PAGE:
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Kuwait University students register asteroid discoveries under Kuwait’s name

Sat 25 May 2024    
The Brew News Team | 3 min read

The Kuwait University student team, “Asteroid Hunters,” achieved a significant scientific milestone by registering two astronomical discoveries under the name of Kuwait. Supported by the Kuwait Foundation for the Advancement of Sciences (KFAS), team members Maryam Jamali, Nourah Al-Musaireea, and Maraheb Al-Azmi first spotted these asteroids in February 2021. These discoveries are set to be officially confirmed by the relevant authorities in June 2024.

The two newly discovered asteroids are located in the main asteroid belt between Mars and Jupiter. Ongoing studies aim to precisely determine their orbits and include them in the global astronomical catalogues of recognized asteroids. The International Union for Astronomical Research, with NASA’s support, will allow the students to name the asteroids and will provide certificates for each discovery.

Also read: Massive meteorite illuminates the skies over Portugal, Spain with exquisite light

“The discovery of the two asteroids came through the employment of the concept of citizen science, as we used astronomical data provided by observatories to amateurs and began to study and analyze astronomical data using specialized programs for four years,” Maryam said. “Although we knew the difficulty of the goal and its length, the team continued to analyze the images and study the data for years, until, praise be to God, we managed to monitor the new celestial bodies,” she explained.

Maryam noted that after their study, they confirmed the location of the asteroids in the main asteroid belt between Mars and Jupiter, and these findings were validated by the International Astronomical Search Collaboration (IASC). “Our motivation for searching for celestial bodies in the universe stems from our curiosity towards the universe and our belief in the importance of astronomical discoveries and their pivotal role in understanding the nature of the universe,” Maryam told agencies.

She emphasized that KFAS was the team’s first supporter. “It is the entity that embraced the interests of our team, grew our skills and provided full and continuous support to the team since its inception,” she noted.

Nourah explained that their method of discovering asteroids involved cooperation with the Pan-STARRS observatory, which focuses on scanning the sky to identify new and faint celestial bodies and collecting astronomical data. “The team analyzed the data to search for new asteroids according to the standards and characteristics of moving celestial bodies, then wrote an astronomical report and sent it back to the observatory to be verified by specialists in this field,” she said.

She highlighted that the team’s passion for space and belief in its importance was their main motivation to persist in their efforts. “The discovery was not a coincidence. Rather, our work continued for four years, during which we gained many experiences and analyzed a huge amount of astronomical data.” She explained that the first step was making five preliminary discoveries in line with the standards of the international federation. “Thankfully, two of them were observed and registered as new discoveries that had not been recorded by the IAU Minor Planet Center archive.”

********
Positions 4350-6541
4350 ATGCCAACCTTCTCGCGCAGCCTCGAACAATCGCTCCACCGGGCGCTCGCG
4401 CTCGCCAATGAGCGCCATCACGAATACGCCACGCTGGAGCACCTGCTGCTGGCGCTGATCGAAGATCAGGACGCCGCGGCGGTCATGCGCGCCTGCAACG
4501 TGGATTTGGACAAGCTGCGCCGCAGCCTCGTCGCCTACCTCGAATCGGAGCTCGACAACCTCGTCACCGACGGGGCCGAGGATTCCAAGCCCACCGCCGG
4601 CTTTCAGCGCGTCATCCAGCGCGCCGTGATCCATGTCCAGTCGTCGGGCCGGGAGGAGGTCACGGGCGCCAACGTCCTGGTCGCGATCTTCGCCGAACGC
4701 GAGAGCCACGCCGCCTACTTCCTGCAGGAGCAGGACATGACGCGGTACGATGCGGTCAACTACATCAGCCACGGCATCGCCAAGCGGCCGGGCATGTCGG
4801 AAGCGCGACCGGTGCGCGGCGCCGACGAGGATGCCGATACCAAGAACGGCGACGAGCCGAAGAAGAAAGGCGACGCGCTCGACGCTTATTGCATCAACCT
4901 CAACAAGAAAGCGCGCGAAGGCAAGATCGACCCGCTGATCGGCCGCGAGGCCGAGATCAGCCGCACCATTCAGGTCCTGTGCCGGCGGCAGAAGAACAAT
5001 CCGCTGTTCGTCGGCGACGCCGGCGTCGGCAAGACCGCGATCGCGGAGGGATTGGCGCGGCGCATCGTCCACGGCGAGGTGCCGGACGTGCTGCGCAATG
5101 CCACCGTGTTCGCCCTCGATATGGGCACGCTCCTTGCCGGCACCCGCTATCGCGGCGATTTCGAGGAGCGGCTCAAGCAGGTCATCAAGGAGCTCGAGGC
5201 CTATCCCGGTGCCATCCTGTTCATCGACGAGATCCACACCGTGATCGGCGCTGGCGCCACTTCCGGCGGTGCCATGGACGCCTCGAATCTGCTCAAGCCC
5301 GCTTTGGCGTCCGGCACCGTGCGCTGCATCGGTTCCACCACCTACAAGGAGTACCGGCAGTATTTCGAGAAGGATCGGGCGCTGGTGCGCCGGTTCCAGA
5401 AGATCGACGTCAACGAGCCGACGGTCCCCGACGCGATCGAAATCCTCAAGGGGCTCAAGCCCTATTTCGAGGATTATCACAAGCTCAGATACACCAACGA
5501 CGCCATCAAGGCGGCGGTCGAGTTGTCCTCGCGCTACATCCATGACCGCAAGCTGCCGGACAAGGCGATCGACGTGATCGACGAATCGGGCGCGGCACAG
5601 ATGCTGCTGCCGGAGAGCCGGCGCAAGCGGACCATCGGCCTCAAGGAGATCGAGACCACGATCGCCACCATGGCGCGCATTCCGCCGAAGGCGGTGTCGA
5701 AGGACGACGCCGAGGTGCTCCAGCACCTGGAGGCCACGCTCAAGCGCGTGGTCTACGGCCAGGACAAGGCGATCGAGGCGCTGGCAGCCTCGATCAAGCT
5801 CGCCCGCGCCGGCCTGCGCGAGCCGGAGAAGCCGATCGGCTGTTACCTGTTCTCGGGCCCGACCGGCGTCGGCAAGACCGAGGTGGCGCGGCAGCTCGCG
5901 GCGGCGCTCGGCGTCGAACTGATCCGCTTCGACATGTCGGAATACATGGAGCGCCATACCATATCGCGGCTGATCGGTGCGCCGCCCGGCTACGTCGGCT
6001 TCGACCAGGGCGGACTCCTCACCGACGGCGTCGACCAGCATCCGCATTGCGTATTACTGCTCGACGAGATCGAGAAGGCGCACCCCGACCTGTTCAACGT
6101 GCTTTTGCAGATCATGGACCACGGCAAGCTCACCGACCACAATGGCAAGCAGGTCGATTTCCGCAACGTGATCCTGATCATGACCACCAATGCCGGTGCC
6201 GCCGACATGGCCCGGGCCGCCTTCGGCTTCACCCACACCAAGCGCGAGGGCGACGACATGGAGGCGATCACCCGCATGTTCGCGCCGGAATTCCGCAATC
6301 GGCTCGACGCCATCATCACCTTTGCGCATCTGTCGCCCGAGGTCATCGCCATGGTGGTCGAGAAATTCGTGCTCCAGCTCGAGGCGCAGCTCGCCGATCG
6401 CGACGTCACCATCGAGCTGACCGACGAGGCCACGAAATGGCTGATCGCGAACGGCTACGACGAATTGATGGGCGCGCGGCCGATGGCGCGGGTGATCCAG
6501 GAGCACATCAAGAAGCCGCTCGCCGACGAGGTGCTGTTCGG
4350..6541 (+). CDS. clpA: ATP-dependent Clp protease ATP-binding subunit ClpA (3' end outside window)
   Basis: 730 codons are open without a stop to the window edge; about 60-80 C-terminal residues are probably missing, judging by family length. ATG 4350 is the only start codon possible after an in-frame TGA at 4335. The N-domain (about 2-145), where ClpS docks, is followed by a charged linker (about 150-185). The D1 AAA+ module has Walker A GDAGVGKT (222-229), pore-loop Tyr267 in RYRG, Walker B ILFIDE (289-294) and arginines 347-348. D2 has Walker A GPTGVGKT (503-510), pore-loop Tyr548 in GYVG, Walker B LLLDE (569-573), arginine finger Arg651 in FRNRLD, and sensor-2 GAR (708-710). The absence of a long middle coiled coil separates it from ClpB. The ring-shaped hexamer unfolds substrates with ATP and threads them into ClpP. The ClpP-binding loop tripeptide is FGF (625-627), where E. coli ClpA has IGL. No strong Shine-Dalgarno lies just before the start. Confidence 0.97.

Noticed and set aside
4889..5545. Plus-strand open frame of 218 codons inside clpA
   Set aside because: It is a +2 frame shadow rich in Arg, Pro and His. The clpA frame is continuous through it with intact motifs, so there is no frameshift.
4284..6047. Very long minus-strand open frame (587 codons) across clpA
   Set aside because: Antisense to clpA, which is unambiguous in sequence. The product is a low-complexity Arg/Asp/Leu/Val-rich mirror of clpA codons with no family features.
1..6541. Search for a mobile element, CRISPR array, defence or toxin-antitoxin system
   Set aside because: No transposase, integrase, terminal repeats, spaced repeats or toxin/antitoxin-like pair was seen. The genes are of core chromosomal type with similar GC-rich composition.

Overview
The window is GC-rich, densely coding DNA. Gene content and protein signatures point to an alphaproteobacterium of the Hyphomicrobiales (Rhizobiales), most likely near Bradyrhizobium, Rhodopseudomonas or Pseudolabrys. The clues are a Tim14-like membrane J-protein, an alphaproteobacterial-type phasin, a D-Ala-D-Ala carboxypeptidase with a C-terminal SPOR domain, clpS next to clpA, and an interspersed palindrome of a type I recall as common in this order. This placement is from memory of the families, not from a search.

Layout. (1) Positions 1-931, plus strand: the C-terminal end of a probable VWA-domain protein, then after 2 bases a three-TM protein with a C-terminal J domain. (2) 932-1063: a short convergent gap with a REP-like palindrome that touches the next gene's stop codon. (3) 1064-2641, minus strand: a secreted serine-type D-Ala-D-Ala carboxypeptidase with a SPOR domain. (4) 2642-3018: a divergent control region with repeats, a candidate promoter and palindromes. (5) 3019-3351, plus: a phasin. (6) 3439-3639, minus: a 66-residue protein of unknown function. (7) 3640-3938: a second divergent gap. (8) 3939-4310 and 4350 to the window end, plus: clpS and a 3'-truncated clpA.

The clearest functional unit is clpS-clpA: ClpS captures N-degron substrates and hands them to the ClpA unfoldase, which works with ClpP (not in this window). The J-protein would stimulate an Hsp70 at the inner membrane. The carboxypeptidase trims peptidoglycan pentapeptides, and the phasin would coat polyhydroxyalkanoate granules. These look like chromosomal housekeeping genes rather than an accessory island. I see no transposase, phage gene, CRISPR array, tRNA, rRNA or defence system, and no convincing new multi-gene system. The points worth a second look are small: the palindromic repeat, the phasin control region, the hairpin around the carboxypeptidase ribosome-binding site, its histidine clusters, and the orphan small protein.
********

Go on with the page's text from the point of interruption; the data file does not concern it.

She said the two asteroids are located between Mars and Jupiter in the main asteroid belt, and the team obtained a certificate as proof of this discovery. “Our association with the foundation continues to be a great motivation for the continuity of the team and the achievement of our goals, including spreading the culture of astronomical exploration and the ability to reach a larger segment of the public, hobbyists, and those interested in science in general and astronomy in particular,” Nourah said.

Talking about her passion towards astronomy, she said: “My interest in astronomy and space began at a young age. I was very interested in astronomy classes, especially the planets lesson, which was my favorite,” stressing that her passion for astronomy created interest and encouragement from her parents.

“Observing the dark sky increased my interest along with my father, especially during the peak times of meteors,” she said, urging all students to take serious steps in pursuing scientific interests beyond the curriculum and not limiting their knowledge. “I also invite them to join the team of Asteroid Hunters and discover new celestial bodies registered in the name of the State of Kuwait,” Nourah added.

“The team participated in one of the citizen science programs for amateur astronomers, which specializes in analyzing astronomical images by observing some telescopes belonging to the University of Hawaii (Pan-STARRS) and sending them to the participants to study and analyze their data,” Maraheb said. “Our passion for astronomy and space was mainly motivated by the discovery of asteroids and was by direct research by analyzing astronomical images,” she added.

Maraheb mentioned that KFAS fully supported them by contributing to the progress of the Asteroid Hunters team and encouraging the spread of astronomical culture. “We have a lot of interests in various fields, but the most important of which is our interest in astronomy and space since childhood, which continued and developed with time,” she stated. She invited students and astronomy enthusiasts to engage in KFAS’s astronomical activities and join the Asteroid Hunters team to promote their concept, and foster and develop astronomical culture in Kuwait.

Agency: Kuwait Times

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